Birthdays in the Classroom

During elementary school, I remember my mom baking and frosting birthday cupcakes for me to share with my classmates. Not only was I eager to celebrate my special day with all my peers, but I knew my mom was, and still is, one of the best bakers, so I relished the idea of sharing a small taste of something I had the pleasure of receiving on a daily basis. Those days have long since passed.

Not only has the concept of baking and cooking meals at home fizzled out with the times for many families, policies at schools have changed, preventing any food products that aren’t pre-packaged from being shared amongst students. 

To be completely candid, the fact students are allowed to do anything birthday related in the classroom baffles me. First of all, there are students who aren’t allowed to eat a cupcake—even when they’re peanut-free; secondly, some children don’t celebrate birthdays in their households because of religious reasons; and, finally, the school year is only ten months with multiple week-long breaks along the way, therefore, numerous students won’t have an opportunity to stand underneath the birthday spotlight.

Until birthdays in schools as we know them vanish from existence—a matter of when, not if—it is unlikely that the most memorable birthday I’ve ever experienced will ever be outdone.

The day began with my fourth-grade class barreling through the door in the morning, and Henry (name changed to protect student’s identity) informed me that his mom would be bringing birthday cupcakes for the class around lunchtime. I could never have imagined the way my usual wondering, “Will there be enough for everybody?,” would be interpreted. 

Just as Henry said, his mom entered the classroom before lunch with paper grocery bags filled with cupcakes in hand. Trailing in the wake of Henry’s mom was his grandma, grandpa, uncle, aunt, and baby sister. Though it was unusual for so many people to drop off cupcakes, the kids were about to go to lunch, so I didn’t raise a stink about the caravan of distraction.

I led the class in the traditional singing of happy birthday—always a strange thing in a classroom setting because you want to promote kindness, yet the tune has so many offshoots that can lend itself to sounding insincere. With much of Henry’s family in the room, the students kept the song in its original form. Then, things got weird.

Henry went around the room with his mom passing out little cupcakes. When I describe them as little, I’m trying to paint a picture that they were the bite-size kind sold in a store’s bakery. Not that there’s a problem with serving the smallest cupcakes available, especially when the cost for a class set can drain your bank account. Even though most of the class would inhale their cupcake in one breath, Henry’s mom also gave everyone a decorative napkin, which made me question my original assumption about cost being an issue.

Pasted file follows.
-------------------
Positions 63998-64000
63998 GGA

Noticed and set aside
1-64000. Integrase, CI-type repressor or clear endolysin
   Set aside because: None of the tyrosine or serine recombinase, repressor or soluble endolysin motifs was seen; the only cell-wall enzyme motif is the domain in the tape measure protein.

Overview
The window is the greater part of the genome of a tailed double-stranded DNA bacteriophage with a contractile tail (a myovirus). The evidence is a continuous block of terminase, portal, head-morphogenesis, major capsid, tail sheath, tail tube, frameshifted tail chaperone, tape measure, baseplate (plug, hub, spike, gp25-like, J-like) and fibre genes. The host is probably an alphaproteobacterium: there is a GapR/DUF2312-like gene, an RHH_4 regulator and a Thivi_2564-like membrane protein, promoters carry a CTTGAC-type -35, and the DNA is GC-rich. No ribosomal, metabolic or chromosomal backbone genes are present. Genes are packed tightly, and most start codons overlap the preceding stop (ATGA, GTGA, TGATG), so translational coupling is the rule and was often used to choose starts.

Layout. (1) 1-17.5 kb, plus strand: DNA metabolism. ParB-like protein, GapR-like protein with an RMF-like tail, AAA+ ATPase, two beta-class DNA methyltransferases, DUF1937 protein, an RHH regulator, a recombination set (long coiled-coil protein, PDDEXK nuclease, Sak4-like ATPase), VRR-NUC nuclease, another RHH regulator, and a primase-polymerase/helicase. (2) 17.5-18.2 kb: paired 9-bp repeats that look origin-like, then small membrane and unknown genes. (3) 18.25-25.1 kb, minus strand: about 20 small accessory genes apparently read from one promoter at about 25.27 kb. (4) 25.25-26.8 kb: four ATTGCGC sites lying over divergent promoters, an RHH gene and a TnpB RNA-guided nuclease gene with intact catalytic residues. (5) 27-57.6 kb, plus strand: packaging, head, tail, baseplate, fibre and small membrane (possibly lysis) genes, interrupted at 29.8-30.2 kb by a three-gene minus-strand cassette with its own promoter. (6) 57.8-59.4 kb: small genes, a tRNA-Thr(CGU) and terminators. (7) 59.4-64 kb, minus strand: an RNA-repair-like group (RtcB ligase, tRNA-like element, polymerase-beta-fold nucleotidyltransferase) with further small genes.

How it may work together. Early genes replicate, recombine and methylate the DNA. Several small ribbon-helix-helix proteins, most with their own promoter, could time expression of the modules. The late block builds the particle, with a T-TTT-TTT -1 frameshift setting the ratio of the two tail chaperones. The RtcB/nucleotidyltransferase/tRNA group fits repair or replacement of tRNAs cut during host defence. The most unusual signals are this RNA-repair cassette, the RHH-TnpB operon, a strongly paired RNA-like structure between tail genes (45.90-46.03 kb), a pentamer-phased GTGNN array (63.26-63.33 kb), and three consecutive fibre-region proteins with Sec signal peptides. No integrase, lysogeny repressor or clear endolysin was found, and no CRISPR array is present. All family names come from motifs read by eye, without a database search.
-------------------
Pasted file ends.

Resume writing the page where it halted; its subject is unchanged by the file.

Before eating and heading to lunch, Henry’s mom pulled out one more cupcake from a different bag; it was Henry’s, and it was gigantic. Picture this: a personal size pizza as a cupcake. The only reason this monstrosity would be described as a cupcake is because it had a paper wrapper around the bottom; otherwise, it was a small cake. The eyes of the other students bulged, and I tried to stifle my internal thoughts from making their way to the surface, though it was difficult to keep my head from cocking to the side and scrunching my face in utter confusion.

Regardless of how bizarre I perceived the situation, things swiveled to sweeter than any baked goods, as is generally the case in the classroom, when Henry told me on the way to the cafeteria, “This was the birthday party I’ve ever had!” 

Returning from lunch several bites away from finishing his “cupcake,” Henry crossed the classroom’s threshold with a smile still plastered on his face. It’s moments like these where I feel like I blew out all the candles and wished for the best career in the world. 


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